GSOC publishes set of ‘systemic recommendations’ on Garda policy and practice
Publication is the first in new periodic approach to release of GSOC recommendations for improvement to Garda Síochána policy and practice.
Today, Thursday 20 April, the Garda Síochána Ombudsman Commission (GSOC) published a set of ‘systemic recommendations’ for improvement to policy and practice in An Garda Síochána.
The recommendations, issued to the Garda Commissioner over the course of 2022 and also shared with other police oversight and human rights agencies, cover a range of issues identified in the course of recent GSOC investigations. These include issues relating to the preservation of investigative files, safeguards around vehicle pursuit, safeguarding and risk assessment in custody settings, and training of personnel regarding the application of extraterritorial jurisdiction.
The publication of this batch of systemic recommendations is part of a newly-adopted approach by GSOC to its long-standing practice of providing recommendations on policy and practice to An Garda Síochána. In addition to issuing such recommendations to An Garda Síochána, GSOC has now adopted a policy of disseminating them to other statutory agencies, including the Department of Justice, the Policing Authority, the Garda Inspectorate, and the Irish Human Rights and Equality Commission. In addition, rather than publishing summaries of its recommendations once a year in its Annual Report, GSOC will now publish them in full on a periodic basis on its website. Today’s set of recommendations is the first published under this new approach.
Today GSOC Chair Rory MacCabe commented:
“During the investigation of an incident by GSOC, systemic issues of policy and practice are often uncovered, even where no individual wrongdoing is found. GSOC’s role then, is to identify if there are any systemic, procedural or organisational failures, that if left uncorrected can leave unresolved risk. We believe that the broader dissemination and periodic publication of these recommendations will allow for more timely, transparent and informed exploration of such issues, and better contribute to their resolution.”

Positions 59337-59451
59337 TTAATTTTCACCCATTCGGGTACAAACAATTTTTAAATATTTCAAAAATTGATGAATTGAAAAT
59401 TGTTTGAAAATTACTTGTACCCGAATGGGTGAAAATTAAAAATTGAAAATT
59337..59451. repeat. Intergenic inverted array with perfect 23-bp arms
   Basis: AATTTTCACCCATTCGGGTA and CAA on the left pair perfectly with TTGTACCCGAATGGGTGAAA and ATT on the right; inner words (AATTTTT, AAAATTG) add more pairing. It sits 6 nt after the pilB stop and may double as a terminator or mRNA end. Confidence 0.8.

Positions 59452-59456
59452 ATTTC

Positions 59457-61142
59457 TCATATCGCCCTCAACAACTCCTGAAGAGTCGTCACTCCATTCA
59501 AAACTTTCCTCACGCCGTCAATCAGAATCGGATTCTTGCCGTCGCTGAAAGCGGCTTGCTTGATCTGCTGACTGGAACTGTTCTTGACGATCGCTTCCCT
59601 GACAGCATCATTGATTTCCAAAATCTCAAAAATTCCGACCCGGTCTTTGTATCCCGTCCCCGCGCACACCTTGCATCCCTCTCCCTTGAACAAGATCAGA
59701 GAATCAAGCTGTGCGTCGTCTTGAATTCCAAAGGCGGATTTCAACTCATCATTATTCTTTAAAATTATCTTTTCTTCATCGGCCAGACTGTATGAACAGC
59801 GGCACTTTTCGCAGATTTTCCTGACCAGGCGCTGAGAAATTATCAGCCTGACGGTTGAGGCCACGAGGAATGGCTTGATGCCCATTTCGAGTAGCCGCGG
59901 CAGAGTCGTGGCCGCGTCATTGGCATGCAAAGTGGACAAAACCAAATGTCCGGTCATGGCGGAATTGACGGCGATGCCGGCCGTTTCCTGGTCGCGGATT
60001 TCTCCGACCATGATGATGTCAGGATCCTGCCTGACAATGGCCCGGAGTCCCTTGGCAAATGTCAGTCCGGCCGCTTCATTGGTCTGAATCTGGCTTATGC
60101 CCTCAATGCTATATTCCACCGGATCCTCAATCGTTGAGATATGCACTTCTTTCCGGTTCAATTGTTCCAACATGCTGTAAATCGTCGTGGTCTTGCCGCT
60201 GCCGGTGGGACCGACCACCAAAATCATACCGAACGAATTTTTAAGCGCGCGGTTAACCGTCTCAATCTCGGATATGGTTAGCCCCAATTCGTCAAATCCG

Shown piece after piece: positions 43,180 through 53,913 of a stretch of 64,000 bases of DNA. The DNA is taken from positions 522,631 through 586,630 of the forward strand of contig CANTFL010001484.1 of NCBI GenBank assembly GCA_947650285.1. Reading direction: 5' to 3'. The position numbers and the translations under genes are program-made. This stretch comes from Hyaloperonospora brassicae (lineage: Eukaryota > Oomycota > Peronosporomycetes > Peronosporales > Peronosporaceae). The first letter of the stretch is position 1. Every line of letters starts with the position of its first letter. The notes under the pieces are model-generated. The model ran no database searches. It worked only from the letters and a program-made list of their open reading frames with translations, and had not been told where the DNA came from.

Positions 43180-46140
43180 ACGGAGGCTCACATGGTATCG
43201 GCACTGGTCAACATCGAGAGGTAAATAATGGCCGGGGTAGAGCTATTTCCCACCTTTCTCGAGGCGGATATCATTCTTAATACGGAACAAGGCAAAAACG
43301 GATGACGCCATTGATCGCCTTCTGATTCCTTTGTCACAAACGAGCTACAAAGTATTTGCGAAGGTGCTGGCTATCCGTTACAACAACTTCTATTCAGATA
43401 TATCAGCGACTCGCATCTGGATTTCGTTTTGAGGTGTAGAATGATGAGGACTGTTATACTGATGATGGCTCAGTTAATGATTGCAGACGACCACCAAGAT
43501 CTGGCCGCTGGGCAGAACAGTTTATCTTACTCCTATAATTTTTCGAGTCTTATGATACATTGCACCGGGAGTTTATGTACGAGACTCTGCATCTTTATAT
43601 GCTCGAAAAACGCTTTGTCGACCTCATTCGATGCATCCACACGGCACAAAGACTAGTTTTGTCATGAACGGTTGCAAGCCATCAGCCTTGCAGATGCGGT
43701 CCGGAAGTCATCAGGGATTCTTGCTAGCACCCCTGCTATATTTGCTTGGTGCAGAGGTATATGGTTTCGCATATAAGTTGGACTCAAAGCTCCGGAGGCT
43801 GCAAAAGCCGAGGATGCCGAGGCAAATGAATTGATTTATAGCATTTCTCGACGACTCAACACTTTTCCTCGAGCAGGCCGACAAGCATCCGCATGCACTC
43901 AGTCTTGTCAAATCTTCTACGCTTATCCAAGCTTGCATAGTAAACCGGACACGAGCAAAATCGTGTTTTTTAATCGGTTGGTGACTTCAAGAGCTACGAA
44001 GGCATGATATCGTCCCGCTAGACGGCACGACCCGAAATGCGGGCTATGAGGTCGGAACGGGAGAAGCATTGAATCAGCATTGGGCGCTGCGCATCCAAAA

The newly-published recommendations are available on the GSOC website HERE.
Notes to editor:
The Garda Síochána Ombudsman Commission (GSOC) is an independent statutory agency set up in 2007 under the Garda Síochána Act 2005. Its function is to deal with complaints of misconduct by members of An Garda Síochána in an efficient, effective and fair manner.
During the investigation of an incident by GSOC, systemic issues of policy and practice are often uncovered even where no individual wrongdoing is found. It has been GSOC’s practice to bring such issues to the attention of the Garda Commissioner on a non-statutory basis, in reports called ‘systemic recommendations.’
Systemic recommendation reports briefly explain the circumstances that prompted the investigation, the evidence gathered, and any conclusions and recommendations that arise.
To date, in addition to issuing them to the Garda Commissioner, GSOC has published systemic recommendations in summary in its Annual Reports.
In 2022, GSOC adopted a new approach to the preparation and issue of systemic recommendations. Following issue to the Garda Commissioner, GSOC will now forward the recommendation, and any information or update arising, to:
- The Department of Justice
- The Policing Authority
- The Garda Inspectorate
- The Irish Human Rights and Equality Commission
Where a GSOC Systemic Recommendation is relevant to other strategies to improve policing or community safety – for example The Third National Strategy on Domestic, Sexual and Gender-Based Violence – the Commission will also share its recommendations with the relevant agencies and officials.
The recommendations will thereafter be published, on a periodic basis, on the GSOC website.
Systemic recommendations issued to An Garda Síochána in advance of GSOC’s new publications policy can be found in summary in its previous Annual Reports, available HERE.
Systemic Recommendations issued from April to December 2022
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